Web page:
Jennifer Wilson 33:31

That's for sure. I mean, we've had a lot of conversations about Emily and her brothers, and we just call them her brothers. They're her half brothers. But that part didn't make sense. But they call me their step mom, I call them my step sons. And that's what feels comfortable. And, and I think seeing you and and having these conversations has made, I guess, helped even solidify that further and give myself confidence in you know, we have to make our own decisions. But to embrace the identity that we have, and that those really each relationship between every individual is very unique, and very special in its own way.

Grady Savage 34:07

Yeah, completely. It's funny that you say that too, because Jess has an older, you know, technically half sister, her mom has another daughter. And it's very similar. You know, she's her sister, and that's what we would say, for that dynamic. But for the sort of stepmom stepchild relationship that's super comfortable for us. And, and she and I have talked you know, especially as she gets older and older, she and I have talked about that. And I always want to check in because sometimes that language can be weighed. I want to make sure she doesn't think I'm like, no, this is my stepdaughter in some sort of bad way. But because we've been able to be open about it, it's you know, always just been something that's okay to be on the table and talk about and how is that feeling and I think that really helps too. If there's a lot of emotion around something, it can be tempting to not bring it up, but I think it actually helps to bring it up and kind of be able to figure that out in an honest way with your family.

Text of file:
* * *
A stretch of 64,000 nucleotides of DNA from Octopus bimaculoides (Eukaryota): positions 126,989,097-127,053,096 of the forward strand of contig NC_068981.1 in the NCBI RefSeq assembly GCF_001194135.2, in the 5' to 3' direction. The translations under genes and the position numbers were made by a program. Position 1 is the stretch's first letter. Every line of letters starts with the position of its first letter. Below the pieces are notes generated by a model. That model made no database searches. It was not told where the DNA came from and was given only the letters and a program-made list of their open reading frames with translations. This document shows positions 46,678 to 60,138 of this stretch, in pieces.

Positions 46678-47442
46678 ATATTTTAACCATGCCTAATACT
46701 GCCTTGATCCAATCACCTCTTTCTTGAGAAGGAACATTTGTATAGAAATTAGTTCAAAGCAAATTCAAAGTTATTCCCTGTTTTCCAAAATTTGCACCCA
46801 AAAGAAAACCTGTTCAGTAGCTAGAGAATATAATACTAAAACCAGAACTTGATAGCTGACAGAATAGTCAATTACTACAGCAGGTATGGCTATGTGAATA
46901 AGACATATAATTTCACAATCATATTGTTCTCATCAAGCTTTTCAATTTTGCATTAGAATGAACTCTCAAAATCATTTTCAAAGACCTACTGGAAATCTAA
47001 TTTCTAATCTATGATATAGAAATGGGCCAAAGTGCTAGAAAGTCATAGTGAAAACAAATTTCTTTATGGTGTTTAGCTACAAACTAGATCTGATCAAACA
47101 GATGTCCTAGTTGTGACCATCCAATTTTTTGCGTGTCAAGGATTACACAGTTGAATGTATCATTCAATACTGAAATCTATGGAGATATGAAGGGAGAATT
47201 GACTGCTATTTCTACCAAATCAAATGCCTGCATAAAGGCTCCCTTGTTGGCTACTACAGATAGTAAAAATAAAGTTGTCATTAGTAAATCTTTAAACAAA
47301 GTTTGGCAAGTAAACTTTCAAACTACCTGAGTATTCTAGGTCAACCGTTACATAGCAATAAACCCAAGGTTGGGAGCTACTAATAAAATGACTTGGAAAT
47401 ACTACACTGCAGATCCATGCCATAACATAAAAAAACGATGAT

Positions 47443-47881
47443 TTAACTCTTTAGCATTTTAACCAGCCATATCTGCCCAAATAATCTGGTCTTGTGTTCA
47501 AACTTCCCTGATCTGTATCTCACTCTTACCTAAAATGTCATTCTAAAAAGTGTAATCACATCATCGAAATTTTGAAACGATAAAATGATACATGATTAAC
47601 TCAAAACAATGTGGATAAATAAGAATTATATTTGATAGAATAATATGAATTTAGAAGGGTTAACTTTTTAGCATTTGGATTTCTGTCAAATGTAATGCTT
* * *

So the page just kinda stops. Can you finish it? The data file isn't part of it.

Jennifer Wilson 35:03

For sure. I'm curious. And you know, I've not listened to your podcast because to be honest, since I started my own, I've listened to a lot fewer podcasts. Because I spend all that time editing this one.

Grady Savage 35:15

Oh, yeah, for sure.

Jennifer Wilson 35:16

I'm curious, has Jess been a guest on your podcast?

Grady Savage 35:19